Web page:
Megapixel surveillance is not a new concept — its applications and benefits are starkly clear. What has changed are smarter cameras, taking advantage of the added pixels and a better understanding of illumination in real life. In the first of a two-part report, A&S examines how smarter megapixel cameras are getting; the second part looks at best practices for optimal performance.
The big picture for megapixel surveillance cameras looks bright, in the wake of the recession. HD and megapixel cameras are expected to make up nearly 30 percent of network camera shipments in 2011, according to IMS Research. By 2015, it is forecast that more than 60 percent of network cameras shipped will be of megapixel resolution.
The resolution increase has a noted effect on the whole surveillance system. While a 2.1-megapixel or 1,080p HD image is six times larger than a D1 image, the additional pixels require a bigger pipe to transmit more data. The infrastructure and storage costs for megapixel are well-documented, with ROI and TCO being used as arguments in favor of bigger pictures. The fate of megapixel is linked to the future of IP networks, with HD forecast to make up most high-resolution cameras compared to megapixel, according to IMS.
Megapixel surveillance requires careful planning, but the benefits of added resolution boost the accuracy of analytics. Edge devices take advantage of faster processors, resulting in smarter use of pixels. Analytics can help reduce bandwidth, as an event will trigger video streaming, rather than constantly sending the same still images over the network. A more distributed architecture puts less strain on networks and makes life easier.
Clarity is the main driver for megapixel. “At the end of the day, you're putting in a security system to protect life and provide evidence in a court of law,” said Stephen Moody, Security Development Manager for ViS Security Solutions, an integrator in Ireland.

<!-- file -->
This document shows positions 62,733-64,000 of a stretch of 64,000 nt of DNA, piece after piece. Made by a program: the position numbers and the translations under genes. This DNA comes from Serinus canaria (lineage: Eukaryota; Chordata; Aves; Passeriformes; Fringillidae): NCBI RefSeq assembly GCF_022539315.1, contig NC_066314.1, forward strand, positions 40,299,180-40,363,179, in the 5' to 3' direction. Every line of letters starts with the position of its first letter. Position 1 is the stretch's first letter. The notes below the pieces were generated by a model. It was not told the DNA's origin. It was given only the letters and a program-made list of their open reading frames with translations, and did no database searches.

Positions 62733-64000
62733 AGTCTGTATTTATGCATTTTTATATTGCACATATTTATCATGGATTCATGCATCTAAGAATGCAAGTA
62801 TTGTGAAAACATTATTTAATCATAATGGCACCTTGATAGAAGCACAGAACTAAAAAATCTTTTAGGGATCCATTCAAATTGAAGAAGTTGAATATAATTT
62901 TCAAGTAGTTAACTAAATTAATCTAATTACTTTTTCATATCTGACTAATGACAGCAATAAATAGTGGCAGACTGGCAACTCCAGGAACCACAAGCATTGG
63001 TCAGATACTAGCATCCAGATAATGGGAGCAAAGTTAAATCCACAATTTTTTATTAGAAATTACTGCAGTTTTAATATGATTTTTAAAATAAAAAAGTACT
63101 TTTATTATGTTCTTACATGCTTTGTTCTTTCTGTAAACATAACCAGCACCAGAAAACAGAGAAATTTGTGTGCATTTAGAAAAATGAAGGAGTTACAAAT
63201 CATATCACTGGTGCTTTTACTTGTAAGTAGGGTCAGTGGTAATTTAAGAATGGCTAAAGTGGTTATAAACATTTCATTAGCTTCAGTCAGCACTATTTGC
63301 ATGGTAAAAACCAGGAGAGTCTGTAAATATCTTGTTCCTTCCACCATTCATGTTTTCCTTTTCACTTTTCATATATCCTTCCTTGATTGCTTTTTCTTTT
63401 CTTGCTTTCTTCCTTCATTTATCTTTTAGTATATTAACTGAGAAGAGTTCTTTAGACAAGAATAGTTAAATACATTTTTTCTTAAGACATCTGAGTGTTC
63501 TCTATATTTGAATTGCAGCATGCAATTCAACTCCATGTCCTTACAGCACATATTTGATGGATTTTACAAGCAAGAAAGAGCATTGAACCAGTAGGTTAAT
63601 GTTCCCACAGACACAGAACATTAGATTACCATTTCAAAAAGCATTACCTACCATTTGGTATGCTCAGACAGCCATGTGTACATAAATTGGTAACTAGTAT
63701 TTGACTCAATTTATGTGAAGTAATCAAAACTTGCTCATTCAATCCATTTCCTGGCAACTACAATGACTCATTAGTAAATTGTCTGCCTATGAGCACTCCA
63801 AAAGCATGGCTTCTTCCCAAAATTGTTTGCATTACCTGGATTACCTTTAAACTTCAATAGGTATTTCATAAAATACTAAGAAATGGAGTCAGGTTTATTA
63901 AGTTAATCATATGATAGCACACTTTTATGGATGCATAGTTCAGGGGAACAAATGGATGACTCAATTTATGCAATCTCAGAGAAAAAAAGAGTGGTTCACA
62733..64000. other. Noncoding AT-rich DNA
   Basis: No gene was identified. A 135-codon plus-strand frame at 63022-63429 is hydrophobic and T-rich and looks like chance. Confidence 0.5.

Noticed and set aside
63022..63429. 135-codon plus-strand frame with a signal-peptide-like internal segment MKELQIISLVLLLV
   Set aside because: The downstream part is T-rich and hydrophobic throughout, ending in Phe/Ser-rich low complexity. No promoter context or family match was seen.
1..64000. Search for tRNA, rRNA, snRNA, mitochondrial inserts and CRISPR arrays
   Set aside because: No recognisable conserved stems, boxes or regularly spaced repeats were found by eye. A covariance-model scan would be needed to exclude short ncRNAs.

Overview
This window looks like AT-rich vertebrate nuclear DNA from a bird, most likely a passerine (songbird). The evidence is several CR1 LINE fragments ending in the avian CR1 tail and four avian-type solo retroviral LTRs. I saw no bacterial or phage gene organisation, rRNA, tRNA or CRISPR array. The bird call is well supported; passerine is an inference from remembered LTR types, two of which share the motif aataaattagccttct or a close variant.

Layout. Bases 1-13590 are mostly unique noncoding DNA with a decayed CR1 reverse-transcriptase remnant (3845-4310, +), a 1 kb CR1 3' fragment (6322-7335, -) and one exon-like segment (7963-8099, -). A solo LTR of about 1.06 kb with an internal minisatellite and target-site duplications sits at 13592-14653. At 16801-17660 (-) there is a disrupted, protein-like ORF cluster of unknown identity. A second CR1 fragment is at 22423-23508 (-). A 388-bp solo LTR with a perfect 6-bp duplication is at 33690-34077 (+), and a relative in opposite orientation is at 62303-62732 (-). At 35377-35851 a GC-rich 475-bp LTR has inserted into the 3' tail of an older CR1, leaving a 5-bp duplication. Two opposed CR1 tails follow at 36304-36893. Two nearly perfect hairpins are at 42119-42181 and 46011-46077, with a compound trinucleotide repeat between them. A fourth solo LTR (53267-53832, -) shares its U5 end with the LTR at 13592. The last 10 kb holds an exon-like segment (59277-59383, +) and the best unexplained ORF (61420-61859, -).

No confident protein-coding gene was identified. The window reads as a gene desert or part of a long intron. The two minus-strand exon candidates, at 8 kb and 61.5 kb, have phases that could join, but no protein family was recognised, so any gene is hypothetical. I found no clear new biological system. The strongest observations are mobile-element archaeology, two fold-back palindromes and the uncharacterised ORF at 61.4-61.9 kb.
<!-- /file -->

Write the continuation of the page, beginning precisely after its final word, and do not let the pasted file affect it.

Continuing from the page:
Cracking the Code
H.264 is the de facto standard compression for megapixel cameras, due to its efficiency in crunching large data files into smaller ones for transmission and storage. As compression evolved from M-JPEG's stills to MPEG-4 and now to H.264, a variety of profiles yield differences in performance. With 17 profiles in all, three are the most common: baseline, main and high, said Sachin Khanna, PM for CCTV, Bosch Security Systems.
By profile, the baseline is appropriate for video conferencing; the main profile is good for broadcast video; and high profile is most applicable for HD broadcast video. “H.264 requires a fair amount of processing power for encoding and decoding; this may limit the camera's frame rate and dictate the NVR platform to achieve the desired performance,” said Rich Pineau, CTO of Oncam Global.
Most H.264 profiles stem from 2-D applications, with not all profiles being capable of integration. “Even if both cameras are H.264 and the manufacturers are partners, the system could still not work,” said Patrick Lim, Director of Sales and Marketing for Ademco Far East. “The I/O and output are hard to integrate. Some engineers say it's easy to plug and play — there's no such thing.”